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Uwe Stueckmann, Loblaw’s senior vice-president for marketing, makes a point at PC Plus loyalty program launch in 2013.

Fernando Morales/The Globe and Mail

When President's Choice needed to promote its new loyalty program to consumers, it did a few temporary renovations and turned its grocery locations into "personalized" stores.

In commercials last year, Galen Weston Jr. welcomed shoppers to "Lindy's supermarket," showing them displays including "Julie's chorizo sausauge."

"It knows that I like celery," said a delighted woman.

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It was a sign that Loblaw Cos. Ltd. was taking a specific strategy with its loyalty program: telling people who shop at the company's stores that their purchases would be recorded and tracked, but that they would be offered something of value in return: rewards for buying the things they like best.

In an age of "Big Data," companies are scrambling to better target their communications with customers. If done right, businesses hope that this will eliminate more of the irrelevant advertising that makes people tune out at best and irritates them at worst.

But it has also thrown the advertising industry into a potentially damaging situation. As more of our behaviour is tracked, both online and off, many consumers are becoming wary about how their information is stored and used. Combine that with repeated instances of massive breaches of data security, and the corporate world faces the threat of losing the trust of consumers altogether.

A new study is attempting to track the attitudes of people around the world on this important issue. On Monday, Montreal-based Aimia Inc., which operates Aeroplan and other loyalty programs globally, will release its survey of 24,335 people in 10 countries, including roughly 2,600 in Canada.

More than half of those surveyed – 55 per cent globally and 54 per cent in Canada – said that they were willing to share their personal information as long as companies sent them "relevant offers and discounts" in return.

People understand that information is valuable.

When asked to rate how much their data was worth to companies on a 10-point scale, nearly two-thirds of those surveyed said between 7 and 10.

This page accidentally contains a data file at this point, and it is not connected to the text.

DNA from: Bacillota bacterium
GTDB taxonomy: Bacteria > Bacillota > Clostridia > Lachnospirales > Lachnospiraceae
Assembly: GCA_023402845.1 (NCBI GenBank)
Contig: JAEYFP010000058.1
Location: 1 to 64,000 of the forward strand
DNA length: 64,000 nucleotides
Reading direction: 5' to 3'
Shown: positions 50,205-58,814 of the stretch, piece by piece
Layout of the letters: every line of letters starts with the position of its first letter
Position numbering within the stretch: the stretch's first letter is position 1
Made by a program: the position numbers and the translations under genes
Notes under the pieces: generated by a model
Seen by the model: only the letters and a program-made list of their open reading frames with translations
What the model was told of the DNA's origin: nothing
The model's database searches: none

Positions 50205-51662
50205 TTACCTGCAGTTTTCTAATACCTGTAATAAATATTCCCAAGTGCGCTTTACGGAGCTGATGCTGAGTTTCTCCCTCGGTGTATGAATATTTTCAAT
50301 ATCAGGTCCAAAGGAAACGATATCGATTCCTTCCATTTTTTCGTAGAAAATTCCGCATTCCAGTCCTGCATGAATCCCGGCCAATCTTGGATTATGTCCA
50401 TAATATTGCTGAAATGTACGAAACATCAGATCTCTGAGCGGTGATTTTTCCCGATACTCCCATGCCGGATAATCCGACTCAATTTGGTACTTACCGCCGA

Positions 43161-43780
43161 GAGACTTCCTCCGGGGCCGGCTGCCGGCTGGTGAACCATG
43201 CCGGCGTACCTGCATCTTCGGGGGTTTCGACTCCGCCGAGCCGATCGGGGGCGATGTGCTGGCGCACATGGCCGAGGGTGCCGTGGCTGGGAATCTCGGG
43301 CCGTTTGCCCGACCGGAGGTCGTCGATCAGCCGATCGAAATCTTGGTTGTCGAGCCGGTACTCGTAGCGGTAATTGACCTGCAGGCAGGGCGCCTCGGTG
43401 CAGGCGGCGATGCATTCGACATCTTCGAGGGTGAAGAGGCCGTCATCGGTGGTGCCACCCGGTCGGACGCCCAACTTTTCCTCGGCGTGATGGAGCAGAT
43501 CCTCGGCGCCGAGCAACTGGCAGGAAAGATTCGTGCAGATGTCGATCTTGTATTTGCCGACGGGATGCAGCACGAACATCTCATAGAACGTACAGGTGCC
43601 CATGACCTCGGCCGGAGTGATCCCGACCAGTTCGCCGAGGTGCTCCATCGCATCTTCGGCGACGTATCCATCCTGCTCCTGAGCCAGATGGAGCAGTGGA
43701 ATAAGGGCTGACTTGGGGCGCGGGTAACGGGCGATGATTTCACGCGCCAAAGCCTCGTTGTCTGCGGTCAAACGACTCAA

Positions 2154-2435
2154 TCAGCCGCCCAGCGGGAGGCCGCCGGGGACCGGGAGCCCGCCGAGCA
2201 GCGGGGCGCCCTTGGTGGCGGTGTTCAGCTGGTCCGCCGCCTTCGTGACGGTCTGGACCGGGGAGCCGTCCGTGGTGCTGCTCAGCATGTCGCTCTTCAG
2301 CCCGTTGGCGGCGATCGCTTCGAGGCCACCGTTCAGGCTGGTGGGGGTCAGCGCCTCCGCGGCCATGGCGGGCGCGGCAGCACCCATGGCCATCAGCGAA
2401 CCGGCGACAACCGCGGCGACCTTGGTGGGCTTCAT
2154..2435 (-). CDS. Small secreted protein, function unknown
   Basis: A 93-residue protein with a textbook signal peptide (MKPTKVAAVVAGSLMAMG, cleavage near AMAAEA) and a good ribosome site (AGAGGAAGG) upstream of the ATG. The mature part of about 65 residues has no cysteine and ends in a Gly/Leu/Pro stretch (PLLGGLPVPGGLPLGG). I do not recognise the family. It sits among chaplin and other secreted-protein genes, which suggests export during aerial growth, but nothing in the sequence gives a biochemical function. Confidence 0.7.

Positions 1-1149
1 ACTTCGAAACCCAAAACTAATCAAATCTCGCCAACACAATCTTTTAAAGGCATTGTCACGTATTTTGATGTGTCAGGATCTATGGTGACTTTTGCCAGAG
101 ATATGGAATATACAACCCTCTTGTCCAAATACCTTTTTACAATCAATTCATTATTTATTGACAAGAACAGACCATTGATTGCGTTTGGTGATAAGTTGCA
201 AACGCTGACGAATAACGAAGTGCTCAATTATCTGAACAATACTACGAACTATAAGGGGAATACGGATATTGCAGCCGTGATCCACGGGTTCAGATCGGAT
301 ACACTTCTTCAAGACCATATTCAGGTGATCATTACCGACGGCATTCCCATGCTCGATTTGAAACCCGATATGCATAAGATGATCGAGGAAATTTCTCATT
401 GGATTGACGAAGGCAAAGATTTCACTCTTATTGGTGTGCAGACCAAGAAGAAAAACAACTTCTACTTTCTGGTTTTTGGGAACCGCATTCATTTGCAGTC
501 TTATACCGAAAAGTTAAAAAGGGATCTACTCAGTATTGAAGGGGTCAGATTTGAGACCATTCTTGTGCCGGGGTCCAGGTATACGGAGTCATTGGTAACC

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But marketers should be cautious about how they respond. There is some behaviour using personal information that shoppers will find creepy. For example, 37 per cent of Canadians said that supermarket staff greeting them by name would be "nice," while 42 per cent said it would make them uncomfortable. They were more comfortable being called by name by airlines, possibly because they are aware through the booking and check-in process that they have provided that information.

One area where consumer data is particularly important is in mobile advertising, where companies send people real-time offers on their mobile phones. But consumers are cautious. In supermarkets, 66 per cent of Canadians said that offers on their phones would make them uncomfortable.

"The complexity of the context is something that, if a marketer doesn't feel their way through that, they can misstep," said Aimia's chief business development officer, Kevin O'Brien. Similar to e-mail spam and telemarketers calling at dinner hour, he said mistakes in data use will teach marketers what not to do.

As a loyalty program, Aimia has a stake in presenting these findings: Like many who use customer information, it has made efforts to show its understanding of the importance of privacy.

On this issue, loyalty programs have touted the consent that is inherent in their relationship with their members. People know when they sign up that their information will be tracked.

But loyalty programs still scored relatively low on a list of the organizations people trusted most with their information, behind utility companies, employers, mobile phone providers, supermarkets and banks.

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Another finding in the survey was just how skittish people were about their online behaviour being tracked. Despite the frequency that people offer up personal details on platforms such as Facebook, social networks scored lowest in trust with personal data.

What's more, nearly half of survey respondents said they would never share their online browsing history.

That's bad news for the industry, which is turning to digital data in an effort to create more relevant ads. Advertising groups have launched a program to give people more information about how their online patterns are tracked, and to give them the ability to opt out.

"If it's behind the scenes or feels covert, that's a risk area," Mr. O'Brien said. "… We've got the risk of not doing it well. And shame on us as an industry if that's the situation we end up in."

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